}
 
                    _isBlinking = false;
                }
            });
            _blinkTask.Start();
        }
    }
 
    public void StopBlinking()
    {
        if (_blinkTask == null)
        {
            return;
        }
 
        lock (_locker)
        {
            if (_blinkTask == null)
            {
                return;
            }
 
            _tokenSource.Cancel();
            _blinkTask.Wait();
            _isBlinking = false;
 
            _tokenSource.Dispose();
            _blinkTask.Dispose();
 
            _tokenSource = null;
            _blinkTask = null;
        }
    }
 
    public bool IsBlinking
    {
        get { return _isBlinking; }
    }
 
    protected virtual void Dispose(bool disposing)
    {
        if (!disposedValue)
        {
            if (disposing)
            {
                StopBlinking();
            }
 
            disposedValue = true;
        }
    }
 
    public void Dispose()
    {
        Dispose(true);
    }
}

Server-side application needs also controller so Blazor can control blinking. Here is the simple controller I created.

[Route("api/[controller]")]
public class BlinkyController
{
    private readonly LedBlinkClient _blinkClient;
 
    public BlinkyController(LedBlinkClient blinkClient)
    {
        _blinkClient = blinkClient;
    }
 
    [HttpGet("[action]")]
    public bool IsBlinking()
    {
        return _blinkClient.IsBlinking;
    }
 
    [HttpGet("[action]")]
    public void StartBlinking()
    {
        _blinkClient.StartBlinking();
    }
 
    [HttpGet("[action]")]
    public void StopBlinking()
    {
        _blinkClient.StopBlinking();
    }
}

Controller actions are just public HTTP based end-points for LED client class.

Of course, LedBlinkClient must be registered in Startup class as we want to get it through constructor of controller and dependency injection.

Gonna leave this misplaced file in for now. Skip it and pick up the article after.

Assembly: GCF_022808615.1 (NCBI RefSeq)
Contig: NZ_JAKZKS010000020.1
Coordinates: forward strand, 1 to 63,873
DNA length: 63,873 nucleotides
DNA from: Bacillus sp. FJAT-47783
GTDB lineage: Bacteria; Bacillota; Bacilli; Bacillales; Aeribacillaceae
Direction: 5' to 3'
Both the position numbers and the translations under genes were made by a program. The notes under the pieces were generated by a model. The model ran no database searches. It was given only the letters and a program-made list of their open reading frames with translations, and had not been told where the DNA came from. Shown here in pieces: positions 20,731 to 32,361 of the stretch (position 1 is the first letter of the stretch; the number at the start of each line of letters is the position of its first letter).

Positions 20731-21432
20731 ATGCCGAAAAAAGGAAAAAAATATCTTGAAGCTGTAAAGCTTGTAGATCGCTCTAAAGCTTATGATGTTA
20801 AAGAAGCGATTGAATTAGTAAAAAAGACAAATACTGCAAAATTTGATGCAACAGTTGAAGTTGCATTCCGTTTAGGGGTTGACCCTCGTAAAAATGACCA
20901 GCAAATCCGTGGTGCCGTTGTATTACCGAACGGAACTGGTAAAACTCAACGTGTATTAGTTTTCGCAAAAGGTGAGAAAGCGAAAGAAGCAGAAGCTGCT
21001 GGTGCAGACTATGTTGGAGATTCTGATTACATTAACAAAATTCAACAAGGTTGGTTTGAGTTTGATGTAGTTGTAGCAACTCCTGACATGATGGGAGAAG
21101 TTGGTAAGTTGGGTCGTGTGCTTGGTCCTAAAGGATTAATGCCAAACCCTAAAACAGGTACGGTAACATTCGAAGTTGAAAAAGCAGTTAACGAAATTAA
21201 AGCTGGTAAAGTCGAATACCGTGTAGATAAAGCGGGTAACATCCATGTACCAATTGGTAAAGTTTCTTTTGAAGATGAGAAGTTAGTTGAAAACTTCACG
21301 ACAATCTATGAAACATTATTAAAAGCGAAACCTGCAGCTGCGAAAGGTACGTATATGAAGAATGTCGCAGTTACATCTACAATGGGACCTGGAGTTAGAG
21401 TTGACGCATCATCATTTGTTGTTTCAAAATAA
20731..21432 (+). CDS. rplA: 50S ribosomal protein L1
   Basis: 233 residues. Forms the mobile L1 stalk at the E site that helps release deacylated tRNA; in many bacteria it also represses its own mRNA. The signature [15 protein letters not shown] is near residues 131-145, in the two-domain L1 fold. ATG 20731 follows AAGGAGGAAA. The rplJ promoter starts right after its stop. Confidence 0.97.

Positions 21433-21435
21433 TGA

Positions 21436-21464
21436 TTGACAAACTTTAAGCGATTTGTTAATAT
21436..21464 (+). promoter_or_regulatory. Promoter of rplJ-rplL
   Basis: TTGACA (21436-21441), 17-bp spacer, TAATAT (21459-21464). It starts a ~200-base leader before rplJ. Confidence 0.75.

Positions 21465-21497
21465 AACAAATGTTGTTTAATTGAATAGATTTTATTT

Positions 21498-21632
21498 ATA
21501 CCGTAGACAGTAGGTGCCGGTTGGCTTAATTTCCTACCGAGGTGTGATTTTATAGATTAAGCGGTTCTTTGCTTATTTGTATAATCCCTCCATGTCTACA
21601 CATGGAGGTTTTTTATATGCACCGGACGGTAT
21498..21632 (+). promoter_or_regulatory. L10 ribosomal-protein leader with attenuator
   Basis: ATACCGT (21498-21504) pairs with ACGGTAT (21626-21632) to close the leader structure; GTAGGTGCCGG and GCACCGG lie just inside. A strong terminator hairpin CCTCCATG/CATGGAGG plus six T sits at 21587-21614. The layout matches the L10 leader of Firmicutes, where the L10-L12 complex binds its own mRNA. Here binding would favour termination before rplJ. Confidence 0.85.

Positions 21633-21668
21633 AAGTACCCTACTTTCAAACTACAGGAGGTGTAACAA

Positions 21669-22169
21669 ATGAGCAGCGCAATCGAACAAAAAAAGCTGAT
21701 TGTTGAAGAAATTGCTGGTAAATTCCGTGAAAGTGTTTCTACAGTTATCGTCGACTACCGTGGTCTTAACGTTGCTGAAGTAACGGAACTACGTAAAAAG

services.AddSingleton<LedBlinkClient>();

I registered it as a singleton as I don’t want multiple instances of LED client to be created.

Client-side Blazor application

Client-side application in my case contains only Index page and its code-behind class (Blazor supports code-behind files, name it as PageName.razor.cs). Here is the mark-up for Index page.

@page "/"
@inherits IndexPage
 
<h1>Hello, blinky!</h1>
 
<p>Led is @BlinkyStatus</p>
 
<div>
    <button class="btn btn-success" @onclick="@StartBlinking">Start blinking</button> | 
    <button class="btn btn-danger" @onclick="@StopBlinking">Stop blinking</button>
</div>

Here is the class for Index page. I keep it as code-behind file so my Blazor page doesn’t contain any logic.

public class IndexPage : ComponentBase
{
    [Inject]
    public HttpClient HttpClient { get; set; }
 
    [Inject]
    public IJSRuntime JsRuntime { get; set; }
 
    public string BlinkyStatus;
 
    protected override async Task OnInitializedAsync()
    {
        var thisRef = DotNetObjectReference.Create(this);
 
        await JsRuntime.InvokeVoidAsync("blinkyFunctions.startBlinky", thisRef);
    }
 
    protected async Task StartBlinking()
    {
        await HttpClient.GetStringAsync("/api/Blinky/StartBlinking");
    }
 
    protected async Task StopBlinking()
    {
        await HttpClient.GetStringAsync("/api/Blinky/StopBlinking");
    }
 
    [JSInvokable]
    public async Task UpdateStatus()
    {
        var isBlinkingValue = await HttpClient.GetStringAsync("/api/Blinky/IsBlinking");
 
        if (string.IsNullOrEmpty(isBlinkingValue))
        {
            BlinkyStatus = "in unknown status";
        }
        else
        {
            bool.TryParse(isBlinkingValue, out var isBlinking);
            BlinkyStatus = isBlinking ? "blinking" : "not blinking";
        }
 
        StateHasChanged();
    }
}

Important thing to notice is OnInitializedAsync() method. This method is called when page is opened. It creates Index page reference for JavaScript and starts JavaScript timer to update blinky status periodically.

Updating blinking status automatically

I wasn’t able to get any C# timer work in browser so I went with JavaScript interop. The good old setInterval() with some Blazor tricks made things work. The trick I did is illustrated on the following image.

blazor-javascript-timer

When page is loaded I use JavaScript interop to send page reference to JavaScript. The reference is saved there and after this timer is created using setInterval() method. After every five seconds timer callback is fired and method to read LED state is called. Yes, this method is defined in Blazor form and it is called from JavaScript with no hacks.